Westbury Falls: Episode #8

Well, here we are, Episode #8 and if you recall, our dear Ms. Byrne has just been…byrned? (Hooooly shit, sorry I’ve been writing and working like a maniac this week and the brain cells are a little punchy. Ahem… moving on). In the last chapter, Dr. Blackwell and Miss Bryne had a rather scandalous-for-the-time convo on the grass and he instantly felt guilty and took his leave. Such was the age of prudery. Is prudery a word? Spell-check says yes.

Now we get to see what Miss Byrne does with this slighting and gain a bit more insight (I shy from using ‘foreboding’) about our dear Colonel Mayfield. Keep your hands and legs inside the cart at all times, buckle up and enjoy the ride.

“Home!” Kitty shouted in despair. “But my darling Lillian! First you have not partaken of the cooling waters and second we’ve only just begun the afternoon of merriment. Surely a little sustenance would improve your countenance! Thirdly, and most obviously, a young lady cannot simply walk back all the way to Westbury Manor! That is at least half a day’s journey! You will surely expire before you reach the gates!”


“Please calm your worry, Miss Katherine, I shall talk with her in private.” The Colonel said and eased Kitty’s frantic tone.


The Colonel studied Lil’s pallid face and shook his head. It felt familiar to her and she attributed the motion with that typical of a father figure. She hadn’t had one of those for a long time. The Colonel leaned over, saddened, and extending his hand. Lillian took it and allowed him to help her up. His warm hand in hers made her memory jog loose and the fatherly premonition hit her solidly she staggered a bit and thought that the constant dance of want and denial that Dr. Blackwell had put her through, combined with the trauma of traveling through time, and a significant head wound were conspiring against her to make her quite crazy. The Colonel was not her father.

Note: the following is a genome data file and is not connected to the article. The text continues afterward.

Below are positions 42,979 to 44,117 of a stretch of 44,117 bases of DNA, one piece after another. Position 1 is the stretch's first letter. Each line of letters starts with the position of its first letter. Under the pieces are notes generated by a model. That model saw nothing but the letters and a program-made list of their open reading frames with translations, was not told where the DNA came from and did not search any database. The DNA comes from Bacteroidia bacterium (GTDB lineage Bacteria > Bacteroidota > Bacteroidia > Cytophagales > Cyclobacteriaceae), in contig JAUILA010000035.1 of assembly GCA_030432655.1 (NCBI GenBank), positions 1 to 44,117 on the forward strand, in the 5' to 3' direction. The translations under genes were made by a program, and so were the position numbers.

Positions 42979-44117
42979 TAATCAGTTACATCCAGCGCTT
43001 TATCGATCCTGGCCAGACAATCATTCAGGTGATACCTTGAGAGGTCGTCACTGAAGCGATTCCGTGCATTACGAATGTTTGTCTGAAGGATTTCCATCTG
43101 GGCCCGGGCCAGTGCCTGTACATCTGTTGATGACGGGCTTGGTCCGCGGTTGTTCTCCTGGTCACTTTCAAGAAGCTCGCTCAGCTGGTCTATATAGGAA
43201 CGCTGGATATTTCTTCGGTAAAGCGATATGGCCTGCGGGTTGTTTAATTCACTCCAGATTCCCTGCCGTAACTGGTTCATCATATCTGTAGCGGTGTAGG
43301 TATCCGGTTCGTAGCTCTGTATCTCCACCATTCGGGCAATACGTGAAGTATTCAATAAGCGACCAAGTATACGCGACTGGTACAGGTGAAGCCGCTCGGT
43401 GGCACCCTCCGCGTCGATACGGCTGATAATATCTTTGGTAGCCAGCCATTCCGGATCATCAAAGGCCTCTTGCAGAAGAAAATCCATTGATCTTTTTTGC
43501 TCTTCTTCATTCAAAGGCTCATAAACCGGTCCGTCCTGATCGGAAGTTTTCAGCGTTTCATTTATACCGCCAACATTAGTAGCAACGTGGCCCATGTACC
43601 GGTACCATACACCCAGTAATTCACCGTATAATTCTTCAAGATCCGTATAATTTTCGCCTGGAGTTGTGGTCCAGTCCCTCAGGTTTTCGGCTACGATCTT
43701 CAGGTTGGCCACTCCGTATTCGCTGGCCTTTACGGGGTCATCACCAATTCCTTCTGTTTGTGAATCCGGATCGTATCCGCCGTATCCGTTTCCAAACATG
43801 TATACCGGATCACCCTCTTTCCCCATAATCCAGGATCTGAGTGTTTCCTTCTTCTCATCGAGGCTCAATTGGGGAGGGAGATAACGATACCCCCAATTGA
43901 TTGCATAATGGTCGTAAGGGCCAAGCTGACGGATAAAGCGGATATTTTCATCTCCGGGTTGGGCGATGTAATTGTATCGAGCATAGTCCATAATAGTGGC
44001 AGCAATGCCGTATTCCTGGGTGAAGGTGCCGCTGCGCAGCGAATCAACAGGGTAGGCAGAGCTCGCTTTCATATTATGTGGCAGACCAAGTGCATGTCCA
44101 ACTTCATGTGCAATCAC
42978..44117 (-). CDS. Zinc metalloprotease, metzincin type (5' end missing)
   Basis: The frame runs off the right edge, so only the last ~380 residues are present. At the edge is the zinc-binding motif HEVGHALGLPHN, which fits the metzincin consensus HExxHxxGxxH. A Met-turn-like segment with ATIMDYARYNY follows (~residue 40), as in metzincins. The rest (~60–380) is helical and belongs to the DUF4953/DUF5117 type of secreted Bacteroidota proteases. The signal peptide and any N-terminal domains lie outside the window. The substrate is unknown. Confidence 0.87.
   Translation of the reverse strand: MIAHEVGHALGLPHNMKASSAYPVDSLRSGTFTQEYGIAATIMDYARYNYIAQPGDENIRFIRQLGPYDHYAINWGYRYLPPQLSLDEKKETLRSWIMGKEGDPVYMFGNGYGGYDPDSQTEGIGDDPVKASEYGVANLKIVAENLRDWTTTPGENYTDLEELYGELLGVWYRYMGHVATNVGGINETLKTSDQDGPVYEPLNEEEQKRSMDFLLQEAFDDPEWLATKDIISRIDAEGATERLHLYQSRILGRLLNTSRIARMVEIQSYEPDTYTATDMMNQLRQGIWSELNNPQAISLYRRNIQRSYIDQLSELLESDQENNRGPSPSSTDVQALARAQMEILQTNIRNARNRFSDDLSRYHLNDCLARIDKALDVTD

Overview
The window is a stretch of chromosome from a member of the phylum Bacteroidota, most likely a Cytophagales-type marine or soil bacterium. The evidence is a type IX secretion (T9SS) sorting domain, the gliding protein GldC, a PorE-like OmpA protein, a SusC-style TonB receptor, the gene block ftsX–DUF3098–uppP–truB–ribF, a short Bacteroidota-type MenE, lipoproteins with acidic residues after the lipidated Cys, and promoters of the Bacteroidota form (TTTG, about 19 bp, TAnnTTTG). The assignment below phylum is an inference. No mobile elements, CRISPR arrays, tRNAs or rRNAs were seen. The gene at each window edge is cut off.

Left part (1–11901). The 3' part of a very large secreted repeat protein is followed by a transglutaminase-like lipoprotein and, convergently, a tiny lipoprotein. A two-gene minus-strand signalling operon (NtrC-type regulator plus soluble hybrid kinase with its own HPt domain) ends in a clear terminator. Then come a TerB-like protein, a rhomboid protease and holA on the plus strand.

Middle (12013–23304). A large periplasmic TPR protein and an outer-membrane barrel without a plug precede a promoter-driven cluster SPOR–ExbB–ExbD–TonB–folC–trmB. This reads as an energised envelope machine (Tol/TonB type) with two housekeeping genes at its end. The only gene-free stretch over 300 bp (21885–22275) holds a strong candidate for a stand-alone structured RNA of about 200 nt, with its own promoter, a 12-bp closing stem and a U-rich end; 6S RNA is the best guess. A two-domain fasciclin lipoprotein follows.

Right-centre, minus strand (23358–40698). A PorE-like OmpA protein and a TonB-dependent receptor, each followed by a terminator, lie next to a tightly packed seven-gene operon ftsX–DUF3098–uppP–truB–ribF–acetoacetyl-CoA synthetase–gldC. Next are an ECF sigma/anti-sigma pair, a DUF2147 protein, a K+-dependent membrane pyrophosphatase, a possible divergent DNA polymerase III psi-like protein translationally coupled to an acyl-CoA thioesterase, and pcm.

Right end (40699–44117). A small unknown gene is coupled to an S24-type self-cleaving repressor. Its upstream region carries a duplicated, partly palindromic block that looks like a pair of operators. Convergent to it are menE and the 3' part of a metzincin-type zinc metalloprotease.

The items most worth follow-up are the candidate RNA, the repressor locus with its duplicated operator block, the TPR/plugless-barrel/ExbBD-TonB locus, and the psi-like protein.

Maybe her heart and her soul just wanted a father figure, now more than ever. Someone to be solid and strong, and there for her. Not like her own father who’d disappeared from the face of the Earth when she was eight. She followed the Colonel docile as a lamb and they took a short stroll to the water’s edge where Lillian’s tears began anew.


“My dearest, what has vexed you so, please. Allow me the honor of helping you to sort out any muddled feelings. Is it Kitty?” He said quietly and looked back to the blanket now being spread with delicious luncheon things. Lillian stared past her to the blank hillside where Matthew had climbed and disappeared beyond.


“No, dear Colonel, I’m afraid our Miss Darlingwood is not so insensitive as to cause such a bereavement.” She sniffled and tried to control the tears that sprung up as her mind relived the cause of her bereavement. Ever coming to her aid was the paramount regret of his life. Her dearest friend in a strange and unfriendly world wished he’d never met her.


“Then it is to be the young Dr. Blackwell that we accredit such distress.” The Colonel said it so matter of fact that she wondered if a judge and jury might spring up from below the water of the lake and apprehend the criminal at once.

“It is of no fault, of his own, my dear Colonel.”


“Not his fault? Please explain. No gentleman would dare leave a lady in such a state. How could a man of honor cause a woman to cry such bitter tears in the middle of such a fine day?” Lillian shook her head, not knowing how to respond when Matthew’s leaving had everything to do with a man of utmost character.


“It is all my fault, I’m afraid. I’ve behaved very poorly and put the noble Doctor in too great of a quandary to find a righteous path. I’m just so—unaccustomed.”

“Whatever to you mean child?” The colonel responded with a hand on her shoulder briefly.